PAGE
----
In addition to the app, on December 15, 2020, MDHHS launched the CV19 CheckUp tool. This free tool, available to all individuals in Michigan, offers users a personalized risk analysis for COVID-19. After completing an online questionnaire that takes into account an individual’s life situation and personal behavior, users are provided with a COVID-19 risk assessment as well as recommendations and connections to support services, if necessary. Although this tool is available for all Michigan residents, it is specifically created for older individuals, those 60 and over, who represent 24% of confirmed COVID-19 cases and 89% of confirmed COVID-19 deaths in Michigan. Like the MI COVID Alert App, the CV19 CheckUp tool is anonymous, and no name, email address, or other personal identifier is necessary to use and receive a personal risk and recommendation analysis. Rather than placing the burden on the individual to browse various websites and other COVID-19 related resources, the CV19 CheckUp tool uses data from the Centers for Disease Control and Prevention (CDC) and the World Health Organization (WHO), as well as artificial intelligence, to analyze each person’s data, providing them with a risk level, an easy-to-understand evaluation of that risk, and steps that can be taken to minimize that risk.

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On June 24, 2018, amendments to the Professional Service Corporation Provisions (Chapter 2A) of the Michigan Business Corporations Act (BCA) will be in effect. In 2013, the Professional Service Corporation Act was incorporated into the body of the BCA as Chapter 2A, but was drafted in a way that created conflicting language between multiple provisions. According to Justin Klimko from the Corporate Laws Committee (Business Law Section), the main goal of amending Chapter 2A this year is to clarify that entities may be shareholders in Professional Corporations (PCs) if all of their owners are properly licensed. The amendments also clarify when individuals must sever their relationships with a PC.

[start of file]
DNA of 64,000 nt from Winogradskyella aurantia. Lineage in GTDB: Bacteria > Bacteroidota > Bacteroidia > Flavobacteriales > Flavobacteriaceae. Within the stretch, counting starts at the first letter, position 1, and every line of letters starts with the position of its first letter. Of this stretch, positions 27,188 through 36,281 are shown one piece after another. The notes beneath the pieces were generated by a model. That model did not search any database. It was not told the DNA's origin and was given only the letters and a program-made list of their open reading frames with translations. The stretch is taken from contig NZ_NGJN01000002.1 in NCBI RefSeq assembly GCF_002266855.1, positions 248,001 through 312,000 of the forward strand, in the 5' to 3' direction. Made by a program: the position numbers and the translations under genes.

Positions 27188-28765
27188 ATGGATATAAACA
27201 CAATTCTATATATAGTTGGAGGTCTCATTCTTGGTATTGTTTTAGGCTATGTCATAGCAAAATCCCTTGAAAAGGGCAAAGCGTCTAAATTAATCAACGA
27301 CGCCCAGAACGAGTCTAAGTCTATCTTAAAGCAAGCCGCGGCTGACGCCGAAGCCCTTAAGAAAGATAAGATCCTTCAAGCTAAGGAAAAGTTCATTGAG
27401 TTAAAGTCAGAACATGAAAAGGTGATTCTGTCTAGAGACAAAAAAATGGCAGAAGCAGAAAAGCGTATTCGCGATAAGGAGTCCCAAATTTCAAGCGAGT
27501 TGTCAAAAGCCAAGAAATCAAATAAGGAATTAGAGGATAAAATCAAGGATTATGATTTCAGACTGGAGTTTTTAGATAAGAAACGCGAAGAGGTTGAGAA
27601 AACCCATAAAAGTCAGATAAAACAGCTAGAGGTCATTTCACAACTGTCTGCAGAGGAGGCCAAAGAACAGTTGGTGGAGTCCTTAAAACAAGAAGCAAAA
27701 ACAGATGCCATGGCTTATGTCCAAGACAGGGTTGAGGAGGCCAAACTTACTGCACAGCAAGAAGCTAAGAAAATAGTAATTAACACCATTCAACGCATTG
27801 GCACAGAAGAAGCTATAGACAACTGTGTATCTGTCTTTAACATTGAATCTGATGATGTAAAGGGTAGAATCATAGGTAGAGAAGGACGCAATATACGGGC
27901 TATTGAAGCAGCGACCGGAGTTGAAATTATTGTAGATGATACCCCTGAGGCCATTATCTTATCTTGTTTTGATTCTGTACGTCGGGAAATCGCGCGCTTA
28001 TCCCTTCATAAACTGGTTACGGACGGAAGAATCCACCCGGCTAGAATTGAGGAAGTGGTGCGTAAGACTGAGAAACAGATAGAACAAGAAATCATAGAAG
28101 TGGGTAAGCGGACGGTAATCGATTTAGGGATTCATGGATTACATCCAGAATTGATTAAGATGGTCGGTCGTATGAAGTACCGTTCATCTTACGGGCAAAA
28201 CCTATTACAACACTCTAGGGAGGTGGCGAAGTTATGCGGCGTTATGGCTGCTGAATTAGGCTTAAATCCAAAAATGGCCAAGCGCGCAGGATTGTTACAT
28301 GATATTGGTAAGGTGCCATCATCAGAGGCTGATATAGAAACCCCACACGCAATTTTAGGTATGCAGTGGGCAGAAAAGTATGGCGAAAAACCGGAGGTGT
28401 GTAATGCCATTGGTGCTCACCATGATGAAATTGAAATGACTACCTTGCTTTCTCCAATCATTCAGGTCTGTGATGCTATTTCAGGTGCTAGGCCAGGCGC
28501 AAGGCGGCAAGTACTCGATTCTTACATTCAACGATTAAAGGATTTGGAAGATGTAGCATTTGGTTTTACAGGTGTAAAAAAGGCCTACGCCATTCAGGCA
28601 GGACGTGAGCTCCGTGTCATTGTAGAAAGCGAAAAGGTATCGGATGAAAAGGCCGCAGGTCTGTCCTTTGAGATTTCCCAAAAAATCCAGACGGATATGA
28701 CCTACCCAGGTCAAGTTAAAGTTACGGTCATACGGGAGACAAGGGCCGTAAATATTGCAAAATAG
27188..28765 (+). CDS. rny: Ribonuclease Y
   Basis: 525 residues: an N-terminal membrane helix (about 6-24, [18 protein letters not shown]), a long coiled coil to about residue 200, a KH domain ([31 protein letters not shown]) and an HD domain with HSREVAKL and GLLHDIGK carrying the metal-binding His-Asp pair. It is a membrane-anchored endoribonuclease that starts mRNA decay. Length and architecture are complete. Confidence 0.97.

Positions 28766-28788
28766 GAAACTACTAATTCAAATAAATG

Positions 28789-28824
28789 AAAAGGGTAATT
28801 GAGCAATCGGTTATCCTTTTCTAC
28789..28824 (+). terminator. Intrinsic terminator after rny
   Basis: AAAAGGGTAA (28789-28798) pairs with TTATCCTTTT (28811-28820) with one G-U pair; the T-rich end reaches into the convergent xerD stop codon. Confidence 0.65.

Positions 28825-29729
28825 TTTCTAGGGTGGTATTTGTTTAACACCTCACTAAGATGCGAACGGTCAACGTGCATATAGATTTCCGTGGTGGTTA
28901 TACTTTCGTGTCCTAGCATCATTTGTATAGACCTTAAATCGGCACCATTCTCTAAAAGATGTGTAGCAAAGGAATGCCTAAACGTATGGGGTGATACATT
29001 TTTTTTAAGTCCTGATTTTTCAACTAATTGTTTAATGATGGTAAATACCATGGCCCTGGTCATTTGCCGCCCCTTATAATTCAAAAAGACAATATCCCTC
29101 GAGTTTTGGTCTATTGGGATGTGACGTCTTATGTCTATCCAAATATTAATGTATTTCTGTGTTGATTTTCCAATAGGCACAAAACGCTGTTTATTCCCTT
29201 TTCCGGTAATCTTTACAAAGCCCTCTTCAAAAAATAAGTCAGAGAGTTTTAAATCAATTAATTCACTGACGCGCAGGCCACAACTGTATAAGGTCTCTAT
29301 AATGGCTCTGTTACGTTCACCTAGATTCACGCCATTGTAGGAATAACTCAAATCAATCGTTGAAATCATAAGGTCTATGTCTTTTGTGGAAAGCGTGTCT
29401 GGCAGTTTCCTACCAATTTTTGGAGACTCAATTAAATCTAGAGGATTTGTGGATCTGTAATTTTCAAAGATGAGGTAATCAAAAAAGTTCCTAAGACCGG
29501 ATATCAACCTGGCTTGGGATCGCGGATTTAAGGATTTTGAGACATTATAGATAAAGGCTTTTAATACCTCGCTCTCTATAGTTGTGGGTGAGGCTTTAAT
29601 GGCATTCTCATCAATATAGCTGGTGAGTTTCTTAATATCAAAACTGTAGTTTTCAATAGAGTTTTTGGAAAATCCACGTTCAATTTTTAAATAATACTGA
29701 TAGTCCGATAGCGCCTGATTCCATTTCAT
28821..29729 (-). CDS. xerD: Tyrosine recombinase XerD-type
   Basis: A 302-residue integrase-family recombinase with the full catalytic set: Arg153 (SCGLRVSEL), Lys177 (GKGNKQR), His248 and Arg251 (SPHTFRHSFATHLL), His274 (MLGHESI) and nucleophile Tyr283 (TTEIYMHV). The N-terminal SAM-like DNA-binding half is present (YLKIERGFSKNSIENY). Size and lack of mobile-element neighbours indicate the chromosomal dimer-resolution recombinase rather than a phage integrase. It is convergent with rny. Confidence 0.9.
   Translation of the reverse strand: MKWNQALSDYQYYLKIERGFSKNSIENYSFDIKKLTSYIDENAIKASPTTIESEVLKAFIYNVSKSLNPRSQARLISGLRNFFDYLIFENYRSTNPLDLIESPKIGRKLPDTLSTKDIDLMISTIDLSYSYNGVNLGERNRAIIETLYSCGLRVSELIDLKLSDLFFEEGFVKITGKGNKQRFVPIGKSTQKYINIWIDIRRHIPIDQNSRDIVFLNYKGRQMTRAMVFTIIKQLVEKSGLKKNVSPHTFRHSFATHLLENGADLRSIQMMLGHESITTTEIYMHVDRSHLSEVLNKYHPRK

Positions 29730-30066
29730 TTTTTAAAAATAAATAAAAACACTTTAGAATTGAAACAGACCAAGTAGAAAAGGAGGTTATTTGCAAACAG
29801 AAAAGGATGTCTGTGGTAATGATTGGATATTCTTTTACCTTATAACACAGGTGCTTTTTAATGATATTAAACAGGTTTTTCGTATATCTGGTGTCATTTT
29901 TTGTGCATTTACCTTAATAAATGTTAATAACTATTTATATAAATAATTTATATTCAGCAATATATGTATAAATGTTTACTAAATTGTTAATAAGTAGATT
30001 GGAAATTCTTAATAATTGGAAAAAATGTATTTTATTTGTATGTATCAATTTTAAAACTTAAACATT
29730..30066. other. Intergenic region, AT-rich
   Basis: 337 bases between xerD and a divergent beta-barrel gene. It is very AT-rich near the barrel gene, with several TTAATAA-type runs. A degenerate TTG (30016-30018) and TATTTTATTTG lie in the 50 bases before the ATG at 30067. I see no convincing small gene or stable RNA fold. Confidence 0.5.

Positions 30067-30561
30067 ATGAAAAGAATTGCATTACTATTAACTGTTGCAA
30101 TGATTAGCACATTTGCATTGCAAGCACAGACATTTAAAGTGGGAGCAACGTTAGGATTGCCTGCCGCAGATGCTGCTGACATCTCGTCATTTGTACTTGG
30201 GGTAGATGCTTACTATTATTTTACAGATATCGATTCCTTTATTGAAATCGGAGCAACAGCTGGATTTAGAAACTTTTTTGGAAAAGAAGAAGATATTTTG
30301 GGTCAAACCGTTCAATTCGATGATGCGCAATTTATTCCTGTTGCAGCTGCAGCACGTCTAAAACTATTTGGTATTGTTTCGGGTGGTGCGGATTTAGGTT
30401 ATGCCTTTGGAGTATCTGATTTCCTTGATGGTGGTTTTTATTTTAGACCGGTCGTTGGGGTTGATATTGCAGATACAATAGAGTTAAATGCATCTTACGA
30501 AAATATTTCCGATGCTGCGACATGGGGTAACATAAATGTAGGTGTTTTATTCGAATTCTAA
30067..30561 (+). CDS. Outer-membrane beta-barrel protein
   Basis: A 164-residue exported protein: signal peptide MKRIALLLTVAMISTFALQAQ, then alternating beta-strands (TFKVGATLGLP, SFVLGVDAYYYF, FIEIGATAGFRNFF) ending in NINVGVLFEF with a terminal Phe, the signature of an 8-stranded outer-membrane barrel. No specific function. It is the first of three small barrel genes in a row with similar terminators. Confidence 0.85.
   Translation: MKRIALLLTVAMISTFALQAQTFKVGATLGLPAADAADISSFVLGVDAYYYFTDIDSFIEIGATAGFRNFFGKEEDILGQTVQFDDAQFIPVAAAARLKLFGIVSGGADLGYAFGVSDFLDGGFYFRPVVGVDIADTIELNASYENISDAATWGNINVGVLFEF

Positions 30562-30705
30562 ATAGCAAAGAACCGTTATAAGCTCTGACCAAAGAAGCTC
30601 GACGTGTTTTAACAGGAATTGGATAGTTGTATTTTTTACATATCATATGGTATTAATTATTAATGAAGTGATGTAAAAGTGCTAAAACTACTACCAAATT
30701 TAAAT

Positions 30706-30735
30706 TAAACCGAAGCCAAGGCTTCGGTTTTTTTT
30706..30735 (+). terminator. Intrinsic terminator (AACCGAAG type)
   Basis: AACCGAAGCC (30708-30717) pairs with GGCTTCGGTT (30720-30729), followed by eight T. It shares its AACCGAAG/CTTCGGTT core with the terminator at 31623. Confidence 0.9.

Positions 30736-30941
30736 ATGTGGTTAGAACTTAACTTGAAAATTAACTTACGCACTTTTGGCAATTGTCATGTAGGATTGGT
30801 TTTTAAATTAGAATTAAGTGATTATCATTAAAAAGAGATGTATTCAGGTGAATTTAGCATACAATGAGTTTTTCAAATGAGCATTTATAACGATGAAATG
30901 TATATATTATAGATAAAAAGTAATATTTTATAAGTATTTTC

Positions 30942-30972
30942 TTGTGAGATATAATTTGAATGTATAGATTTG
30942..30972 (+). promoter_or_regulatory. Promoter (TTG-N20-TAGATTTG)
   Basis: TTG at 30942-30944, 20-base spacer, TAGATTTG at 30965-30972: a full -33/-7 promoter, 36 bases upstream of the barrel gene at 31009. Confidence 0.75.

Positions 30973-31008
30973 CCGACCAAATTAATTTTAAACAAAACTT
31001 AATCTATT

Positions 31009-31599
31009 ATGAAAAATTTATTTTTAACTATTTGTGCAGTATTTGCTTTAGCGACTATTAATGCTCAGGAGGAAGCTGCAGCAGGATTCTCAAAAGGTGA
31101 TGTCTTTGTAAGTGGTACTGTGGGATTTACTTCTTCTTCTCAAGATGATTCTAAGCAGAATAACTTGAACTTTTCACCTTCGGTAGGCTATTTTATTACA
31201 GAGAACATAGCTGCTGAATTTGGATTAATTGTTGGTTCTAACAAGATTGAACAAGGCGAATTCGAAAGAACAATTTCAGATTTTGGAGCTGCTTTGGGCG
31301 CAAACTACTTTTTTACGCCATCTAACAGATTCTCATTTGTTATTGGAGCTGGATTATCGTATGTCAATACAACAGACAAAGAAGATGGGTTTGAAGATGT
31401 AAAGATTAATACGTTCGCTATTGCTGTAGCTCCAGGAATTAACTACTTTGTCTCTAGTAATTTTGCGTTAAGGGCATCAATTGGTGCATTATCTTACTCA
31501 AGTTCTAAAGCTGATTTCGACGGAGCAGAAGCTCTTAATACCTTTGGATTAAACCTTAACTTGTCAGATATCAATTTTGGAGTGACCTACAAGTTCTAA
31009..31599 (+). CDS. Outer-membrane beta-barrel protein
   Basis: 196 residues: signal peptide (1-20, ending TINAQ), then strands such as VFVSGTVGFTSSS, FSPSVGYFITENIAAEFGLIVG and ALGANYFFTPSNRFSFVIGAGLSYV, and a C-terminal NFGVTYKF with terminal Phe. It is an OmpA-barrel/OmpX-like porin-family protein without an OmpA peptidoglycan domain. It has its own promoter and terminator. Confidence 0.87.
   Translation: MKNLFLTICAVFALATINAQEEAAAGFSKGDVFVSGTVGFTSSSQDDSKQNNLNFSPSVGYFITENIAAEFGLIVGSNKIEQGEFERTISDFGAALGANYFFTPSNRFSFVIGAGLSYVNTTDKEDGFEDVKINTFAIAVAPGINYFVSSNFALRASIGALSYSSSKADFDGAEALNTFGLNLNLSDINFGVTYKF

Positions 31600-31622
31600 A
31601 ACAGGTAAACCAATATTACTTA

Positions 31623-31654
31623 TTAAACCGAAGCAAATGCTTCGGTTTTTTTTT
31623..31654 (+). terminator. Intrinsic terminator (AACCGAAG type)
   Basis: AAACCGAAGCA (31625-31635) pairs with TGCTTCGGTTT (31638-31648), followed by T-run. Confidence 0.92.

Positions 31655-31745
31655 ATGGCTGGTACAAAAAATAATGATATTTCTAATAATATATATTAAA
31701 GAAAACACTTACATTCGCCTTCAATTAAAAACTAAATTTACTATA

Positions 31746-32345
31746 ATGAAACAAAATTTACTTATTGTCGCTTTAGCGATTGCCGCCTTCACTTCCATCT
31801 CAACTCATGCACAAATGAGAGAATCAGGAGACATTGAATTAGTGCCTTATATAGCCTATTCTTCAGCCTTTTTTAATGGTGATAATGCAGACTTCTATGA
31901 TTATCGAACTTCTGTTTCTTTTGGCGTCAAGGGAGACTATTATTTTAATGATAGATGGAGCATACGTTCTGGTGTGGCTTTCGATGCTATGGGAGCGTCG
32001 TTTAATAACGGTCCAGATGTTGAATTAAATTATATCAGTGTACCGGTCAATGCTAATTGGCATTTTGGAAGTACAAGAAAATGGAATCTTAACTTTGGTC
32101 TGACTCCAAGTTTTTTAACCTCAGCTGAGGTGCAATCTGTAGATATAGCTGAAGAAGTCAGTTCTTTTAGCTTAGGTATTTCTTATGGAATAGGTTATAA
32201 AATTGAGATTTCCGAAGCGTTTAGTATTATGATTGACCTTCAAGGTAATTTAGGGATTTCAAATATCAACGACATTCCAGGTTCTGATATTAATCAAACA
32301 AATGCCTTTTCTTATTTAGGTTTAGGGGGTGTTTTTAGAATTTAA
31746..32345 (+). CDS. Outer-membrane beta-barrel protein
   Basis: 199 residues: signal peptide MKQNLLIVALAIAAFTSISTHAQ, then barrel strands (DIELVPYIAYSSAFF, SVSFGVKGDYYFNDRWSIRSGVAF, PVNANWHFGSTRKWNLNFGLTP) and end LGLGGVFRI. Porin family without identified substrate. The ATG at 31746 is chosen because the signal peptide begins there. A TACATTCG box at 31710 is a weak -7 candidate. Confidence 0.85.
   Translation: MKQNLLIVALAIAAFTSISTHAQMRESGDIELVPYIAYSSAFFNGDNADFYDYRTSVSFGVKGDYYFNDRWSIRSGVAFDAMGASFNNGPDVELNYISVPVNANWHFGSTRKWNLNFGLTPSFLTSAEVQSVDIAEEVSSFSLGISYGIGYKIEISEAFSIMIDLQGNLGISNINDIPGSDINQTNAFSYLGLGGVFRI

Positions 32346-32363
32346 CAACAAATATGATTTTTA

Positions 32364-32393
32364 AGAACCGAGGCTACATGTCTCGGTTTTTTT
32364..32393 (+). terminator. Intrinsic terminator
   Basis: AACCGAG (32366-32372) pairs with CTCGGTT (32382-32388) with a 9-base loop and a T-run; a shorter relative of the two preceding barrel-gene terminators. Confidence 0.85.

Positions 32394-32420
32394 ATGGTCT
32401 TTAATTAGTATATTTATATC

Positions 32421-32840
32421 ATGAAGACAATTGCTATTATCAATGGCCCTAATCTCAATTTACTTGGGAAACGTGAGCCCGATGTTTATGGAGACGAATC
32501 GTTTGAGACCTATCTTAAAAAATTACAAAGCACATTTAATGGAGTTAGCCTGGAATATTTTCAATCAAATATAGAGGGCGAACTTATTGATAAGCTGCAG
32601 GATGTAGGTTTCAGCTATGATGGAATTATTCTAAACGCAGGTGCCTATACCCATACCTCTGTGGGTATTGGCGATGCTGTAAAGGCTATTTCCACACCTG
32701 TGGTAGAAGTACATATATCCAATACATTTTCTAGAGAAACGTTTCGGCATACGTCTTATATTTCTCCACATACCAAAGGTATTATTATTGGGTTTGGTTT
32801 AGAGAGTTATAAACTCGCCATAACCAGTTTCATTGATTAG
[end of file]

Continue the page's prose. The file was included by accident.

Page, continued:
The inconsistent language in Chapter 2A of the BCA created confusion as to whether entities may or may not be shareholders of PCs. Various sections were amended to address the discrepancies.

Under the previous language, PCs were prohibited from issuing shares “to anyone other than an individual who is licensed…” This language was inconsistent with other sections of Chapter 2A because it seemed to exclude entities. Thus, the new amendments resolve this contradiction by clarifying that a PC may issue shares to “an entity that is directly or beneficially owned only by persons that are licensed persons in 1 or more of the professional services provided by the professional corporation.” Furthermore, the amendments added to the definition of “licensed person” to allow the entity itself to be a licensed person if the entity is licensed to practice a professional service.

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On March 22, 2017, Michigan’s Public Act 379 of 2016 (the Act) will take effect, altering the practice requirements for physician assistants (PAs) within the state. The Act will require PAs to enter into and comply with a written practice agreement with a “participating physician.” The Act will thus affect not only PAs, but also participating physicians and other healthcare entitles.

A “participating physician” is defined as a physician, a physician designated by a group of physicians to represent that group, or a physician designated by a health facility or agency to represent that health facility or agency.

Another important aspect to note about the Act is that it limits the ability of PAs to practice within Michigan, requiring a written agreement which fulfills the statutory requirements. A practice agreement must include: